Sweet potato growers expect to ship cured-to-cured in 2012

08/24/2012 04:24:00 PM
Andy Nelson

Dawson Farms is working with Louisiana State University on new varieties.

“We’ve planted some test plots, and those plots look promising,” Dawson said.

While it was still early in the season, early reports on the quality of Southern sweet potato crops have been positive, Kemp said.

It’s still too soon to tell whether Market Fresh crops will ship cured-to-cured, but early indications suggest it’s a strong possibility, Kemp said.

“Most of the growers we use are saying they should have enough old crop to last until late October or early November, which will allow this year’s crop to fully cure.”

Market Fresh expects to market more sweet potatoes this season, a fact that dovetails with the company’s expected sales gains, Kemp said.

Stewart Precythe, president and chief executive officer of Southern Produce Distributors Inc., Faison, also will ship cured-to-cured and expects to have new-crop cured by about Oct. 1.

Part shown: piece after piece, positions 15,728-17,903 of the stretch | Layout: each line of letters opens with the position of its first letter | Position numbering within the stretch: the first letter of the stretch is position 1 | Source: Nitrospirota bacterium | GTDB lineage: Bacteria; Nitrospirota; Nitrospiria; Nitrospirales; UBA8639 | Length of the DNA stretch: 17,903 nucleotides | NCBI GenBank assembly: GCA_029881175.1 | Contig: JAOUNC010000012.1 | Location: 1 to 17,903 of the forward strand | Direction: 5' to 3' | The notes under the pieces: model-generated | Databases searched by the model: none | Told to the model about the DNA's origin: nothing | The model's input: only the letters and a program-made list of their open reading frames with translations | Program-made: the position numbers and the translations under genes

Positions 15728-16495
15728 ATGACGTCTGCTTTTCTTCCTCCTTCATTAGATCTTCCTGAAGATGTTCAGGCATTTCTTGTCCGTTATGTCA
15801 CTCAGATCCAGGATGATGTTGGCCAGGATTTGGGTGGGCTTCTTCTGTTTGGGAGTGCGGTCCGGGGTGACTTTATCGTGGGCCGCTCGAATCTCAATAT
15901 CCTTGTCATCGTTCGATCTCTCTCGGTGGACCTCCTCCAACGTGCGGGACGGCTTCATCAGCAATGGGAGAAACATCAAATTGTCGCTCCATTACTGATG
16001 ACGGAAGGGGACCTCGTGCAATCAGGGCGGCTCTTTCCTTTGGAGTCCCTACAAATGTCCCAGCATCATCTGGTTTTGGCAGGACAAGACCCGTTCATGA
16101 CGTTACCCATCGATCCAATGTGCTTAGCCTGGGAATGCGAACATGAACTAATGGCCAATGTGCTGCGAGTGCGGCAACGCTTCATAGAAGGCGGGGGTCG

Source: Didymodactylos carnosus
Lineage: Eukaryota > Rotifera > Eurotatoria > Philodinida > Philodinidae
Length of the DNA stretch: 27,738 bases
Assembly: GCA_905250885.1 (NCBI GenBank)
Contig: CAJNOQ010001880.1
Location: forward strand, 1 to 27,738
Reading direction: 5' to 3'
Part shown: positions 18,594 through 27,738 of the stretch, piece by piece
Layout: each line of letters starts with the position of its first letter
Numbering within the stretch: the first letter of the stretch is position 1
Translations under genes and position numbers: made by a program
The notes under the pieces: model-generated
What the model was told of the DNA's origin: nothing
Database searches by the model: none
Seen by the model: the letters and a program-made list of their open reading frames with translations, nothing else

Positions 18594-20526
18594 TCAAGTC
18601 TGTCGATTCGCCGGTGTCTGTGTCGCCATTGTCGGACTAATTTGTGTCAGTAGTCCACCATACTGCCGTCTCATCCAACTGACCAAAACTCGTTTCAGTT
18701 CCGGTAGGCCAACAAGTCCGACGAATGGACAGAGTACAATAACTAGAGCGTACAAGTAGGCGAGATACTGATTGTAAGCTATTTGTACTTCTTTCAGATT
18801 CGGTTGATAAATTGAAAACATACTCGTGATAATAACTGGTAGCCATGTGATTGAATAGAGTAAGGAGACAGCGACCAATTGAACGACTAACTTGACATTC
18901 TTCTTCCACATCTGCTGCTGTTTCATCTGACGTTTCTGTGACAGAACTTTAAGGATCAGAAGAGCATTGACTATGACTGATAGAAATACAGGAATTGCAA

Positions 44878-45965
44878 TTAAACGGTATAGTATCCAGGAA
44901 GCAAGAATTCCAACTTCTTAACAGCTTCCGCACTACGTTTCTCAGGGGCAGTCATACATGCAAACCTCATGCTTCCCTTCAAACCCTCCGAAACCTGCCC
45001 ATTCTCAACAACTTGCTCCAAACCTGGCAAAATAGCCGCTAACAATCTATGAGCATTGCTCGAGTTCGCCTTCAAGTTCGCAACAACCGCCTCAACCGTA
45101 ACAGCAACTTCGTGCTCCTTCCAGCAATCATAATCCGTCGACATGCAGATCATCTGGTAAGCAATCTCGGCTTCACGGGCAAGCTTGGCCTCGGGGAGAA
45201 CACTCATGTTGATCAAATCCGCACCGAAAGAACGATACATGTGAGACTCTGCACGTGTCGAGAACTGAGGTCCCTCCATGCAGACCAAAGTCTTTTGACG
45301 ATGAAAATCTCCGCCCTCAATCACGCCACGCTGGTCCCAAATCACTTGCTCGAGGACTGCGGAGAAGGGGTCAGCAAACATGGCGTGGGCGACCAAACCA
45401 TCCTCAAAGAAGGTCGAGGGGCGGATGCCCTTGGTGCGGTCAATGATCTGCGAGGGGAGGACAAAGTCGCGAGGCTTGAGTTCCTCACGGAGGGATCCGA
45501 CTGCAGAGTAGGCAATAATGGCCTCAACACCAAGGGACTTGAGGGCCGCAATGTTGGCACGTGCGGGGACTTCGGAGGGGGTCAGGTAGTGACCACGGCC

In general, growing weather has been excellent this year, with good quality and high yields expected, Precythe said.

The one potential wrinkle could be in the early-set potatoes, which typically are the best of the season, he said.

“The set was not that good,” which could affect yields, he said.

Matthews Ridgeview expects to begin harvesting in late August or early September, with volumes expected to start hitting about the second week of September, right on time, Matthews said.

Matthews Ridgeview’s acreage is up about 10% this year, as the company readies new ground for sweet potato plantings. That’s a smaller annual increase than the company has seen in recent years, Matthews said.

Burch Farms’ acreage is similar to last year, Burch said. The company began harvesting the week of Aug. 13, about two weeks ahead of schedule.

Burch Farms expects to begin shipping cured new-crop potatoes about mid-September, Burch said. The company expects to ship cured-to-cured, with no green spuds expected in the pipeline this fall.

“They’ll take them if they have to, but nobody wants green,” Burch said.

A 15,000-square-foot building, a bagger and an optical sorter are among the additions Burch Farms has made in preparation for this season, Burch said.

“The sweet potato business has been very good to Burch Farms,” he said.

Wayne E. Bailey Produce, Chadbourn, N.C., expects to have new-crop cured product ready to ship by mid-September to early October, president George Wooten said.


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